• As Matthew says, housing is a mess, and is increasingly seen as so. But as Peter says, the problem is not the market, but the failure of the planning system. He suggests 300k houses would be sufficient, but Reading econometric model suggests at least 500k. If we don’t allow them to be built, affordability will worsen for those who are not in social housing or lucky enough to inherit. We have a choice, and I hope that one of the ways in which Nick is prepared to step outside the comfort zone is to support more housebuilding, particularly in areas of high demand.

    As MatGB says, “is whether we favour a high safety net and hand up or whether we let people whither on the vine if they make bad choices”. I am economically liberal, but I certainly support such a safety net.

    I don’t care whether that leads people to call me left-wing or right-wing, I only care if people call me liberal.

  • Matthew Huntbach 25th Oct '07 - 9:46am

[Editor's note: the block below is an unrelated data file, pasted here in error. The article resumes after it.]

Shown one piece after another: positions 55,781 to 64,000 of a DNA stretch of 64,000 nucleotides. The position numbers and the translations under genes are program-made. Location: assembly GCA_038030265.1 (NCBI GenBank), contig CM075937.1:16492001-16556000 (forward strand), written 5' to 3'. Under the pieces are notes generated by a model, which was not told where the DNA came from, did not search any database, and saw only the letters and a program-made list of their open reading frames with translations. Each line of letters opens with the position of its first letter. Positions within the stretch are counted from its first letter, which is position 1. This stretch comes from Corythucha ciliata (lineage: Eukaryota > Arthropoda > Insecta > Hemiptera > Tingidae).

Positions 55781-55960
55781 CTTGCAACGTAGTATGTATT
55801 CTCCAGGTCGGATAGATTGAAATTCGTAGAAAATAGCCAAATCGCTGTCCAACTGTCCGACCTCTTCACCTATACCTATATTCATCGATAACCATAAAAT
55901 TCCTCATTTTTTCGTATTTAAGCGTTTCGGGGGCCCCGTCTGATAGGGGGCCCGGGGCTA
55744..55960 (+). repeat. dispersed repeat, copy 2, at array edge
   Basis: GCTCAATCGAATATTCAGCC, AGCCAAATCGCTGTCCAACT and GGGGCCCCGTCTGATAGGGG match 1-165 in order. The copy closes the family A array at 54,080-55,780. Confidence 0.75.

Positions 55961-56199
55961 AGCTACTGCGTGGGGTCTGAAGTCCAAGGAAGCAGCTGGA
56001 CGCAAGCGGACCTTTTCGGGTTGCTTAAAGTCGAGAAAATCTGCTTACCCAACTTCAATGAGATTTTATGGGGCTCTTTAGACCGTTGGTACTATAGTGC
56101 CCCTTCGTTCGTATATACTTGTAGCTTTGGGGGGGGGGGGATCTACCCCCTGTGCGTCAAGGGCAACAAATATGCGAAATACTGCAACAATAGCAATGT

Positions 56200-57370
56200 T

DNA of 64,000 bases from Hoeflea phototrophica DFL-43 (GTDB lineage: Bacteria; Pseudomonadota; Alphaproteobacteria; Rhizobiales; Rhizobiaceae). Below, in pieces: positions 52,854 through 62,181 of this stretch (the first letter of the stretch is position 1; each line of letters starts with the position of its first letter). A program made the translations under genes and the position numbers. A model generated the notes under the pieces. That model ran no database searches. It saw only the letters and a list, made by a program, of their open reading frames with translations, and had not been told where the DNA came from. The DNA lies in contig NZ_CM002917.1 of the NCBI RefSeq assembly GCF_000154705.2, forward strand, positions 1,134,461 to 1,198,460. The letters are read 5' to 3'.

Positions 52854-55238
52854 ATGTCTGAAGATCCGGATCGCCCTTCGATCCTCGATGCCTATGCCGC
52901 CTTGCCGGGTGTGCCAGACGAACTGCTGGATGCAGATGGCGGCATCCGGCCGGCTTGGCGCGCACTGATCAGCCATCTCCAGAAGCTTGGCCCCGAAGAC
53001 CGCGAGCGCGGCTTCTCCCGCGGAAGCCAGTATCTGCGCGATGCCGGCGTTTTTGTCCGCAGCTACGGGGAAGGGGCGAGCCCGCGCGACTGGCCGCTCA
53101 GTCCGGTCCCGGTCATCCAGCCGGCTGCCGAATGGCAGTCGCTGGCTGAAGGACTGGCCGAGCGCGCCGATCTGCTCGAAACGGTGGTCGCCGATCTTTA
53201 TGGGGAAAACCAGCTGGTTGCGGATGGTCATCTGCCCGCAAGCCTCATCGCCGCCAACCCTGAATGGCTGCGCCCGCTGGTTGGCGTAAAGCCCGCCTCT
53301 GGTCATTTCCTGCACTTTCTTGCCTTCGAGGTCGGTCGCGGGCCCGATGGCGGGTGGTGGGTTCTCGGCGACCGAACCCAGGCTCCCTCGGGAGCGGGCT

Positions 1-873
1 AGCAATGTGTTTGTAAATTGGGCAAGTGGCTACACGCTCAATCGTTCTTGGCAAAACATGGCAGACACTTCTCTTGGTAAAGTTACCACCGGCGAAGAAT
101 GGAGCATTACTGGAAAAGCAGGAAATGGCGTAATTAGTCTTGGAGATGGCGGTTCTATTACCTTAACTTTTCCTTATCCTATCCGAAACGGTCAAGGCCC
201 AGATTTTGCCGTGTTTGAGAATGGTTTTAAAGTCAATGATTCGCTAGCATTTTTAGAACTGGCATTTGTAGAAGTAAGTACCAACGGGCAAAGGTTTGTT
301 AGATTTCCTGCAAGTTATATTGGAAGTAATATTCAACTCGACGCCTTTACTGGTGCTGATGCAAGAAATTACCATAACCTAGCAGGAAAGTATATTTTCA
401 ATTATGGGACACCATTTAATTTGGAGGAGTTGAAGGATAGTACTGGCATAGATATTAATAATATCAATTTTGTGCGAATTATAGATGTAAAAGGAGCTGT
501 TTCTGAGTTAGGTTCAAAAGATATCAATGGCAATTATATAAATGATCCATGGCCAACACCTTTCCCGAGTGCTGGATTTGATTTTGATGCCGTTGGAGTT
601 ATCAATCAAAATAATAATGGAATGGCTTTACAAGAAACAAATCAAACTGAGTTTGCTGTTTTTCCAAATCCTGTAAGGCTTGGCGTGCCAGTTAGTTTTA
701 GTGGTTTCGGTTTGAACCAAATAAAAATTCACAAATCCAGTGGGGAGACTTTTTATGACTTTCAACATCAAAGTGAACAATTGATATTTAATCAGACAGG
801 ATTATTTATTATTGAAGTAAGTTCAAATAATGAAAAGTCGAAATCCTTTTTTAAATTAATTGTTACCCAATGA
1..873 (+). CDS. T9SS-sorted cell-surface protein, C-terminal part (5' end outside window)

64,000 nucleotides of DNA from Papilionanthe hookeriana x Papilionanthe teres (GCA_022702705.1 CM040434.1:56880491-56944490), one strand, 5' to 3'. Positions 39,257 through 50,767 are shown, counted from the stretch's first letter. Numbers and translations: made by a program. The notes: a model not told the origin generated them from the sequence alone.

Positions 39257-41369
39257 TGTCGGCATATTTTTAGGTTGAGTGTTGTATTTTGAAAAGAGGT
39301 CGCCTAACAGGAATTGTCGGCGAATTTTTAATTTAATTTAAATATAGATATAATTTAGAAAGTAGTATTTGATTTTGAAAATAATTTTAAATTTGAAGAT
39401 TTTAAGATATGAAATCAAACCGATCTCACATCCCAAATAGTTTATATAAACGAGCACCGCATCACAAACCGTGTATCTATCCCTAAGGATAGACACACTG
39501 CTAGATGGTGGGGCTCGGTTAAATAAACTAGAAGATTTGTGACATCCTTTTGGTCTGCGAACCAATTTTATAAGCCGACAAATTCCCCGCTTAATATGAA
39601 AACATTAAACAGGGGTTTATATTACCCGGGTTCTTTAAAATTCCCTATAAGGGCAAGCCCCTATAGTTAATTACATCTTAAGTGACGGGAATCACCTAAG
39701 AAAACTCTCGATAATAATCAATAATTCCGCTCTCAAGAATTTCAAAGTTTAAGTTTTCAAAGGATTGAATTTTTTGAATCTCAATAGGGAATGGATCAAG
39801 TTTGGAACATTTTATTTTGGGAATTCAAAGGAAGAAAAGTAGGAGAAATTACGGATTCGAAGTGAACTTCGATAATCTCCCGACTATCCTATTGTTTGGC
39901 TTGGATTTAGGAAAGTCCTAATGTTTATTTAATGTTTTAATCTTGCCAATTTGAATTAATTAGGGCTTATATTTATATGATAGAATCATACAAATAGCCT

I wonder if you people who are advocating building hundreds of thousands of new houses have ever sat on a Planning Committee when even some modest housebuilding proposal on some little scrap of green land is proposed – and heard the angered shouting that is aimed at the members by the public present if they give it the go-ahead? Let alone faced up to the howls of opposition that come when large scale building on a substantial piece of green countryside is proposed.

    The problem is that the demand for housing will NEVER be fulfilled. There will always be people who demand a second or third home, a big mansion in the countryside, a central city flat. We just don’t have enough land to give everyone what they ideally want. To suggest we can just build more and people will be satisifed and there will be no more demand is economic illiteracy, typical of what I’d expect from the free-market maniacs.

    The big question is if we build more how do we ensure it goes to those who are in real need, rather than to those who just want extra space they don’t have a real need for? And how do we ensure it isn’t just snapped up as an investment by those who have no need for it all, but know that holding onto it is a better way of keeping their money safe and rising than anything else?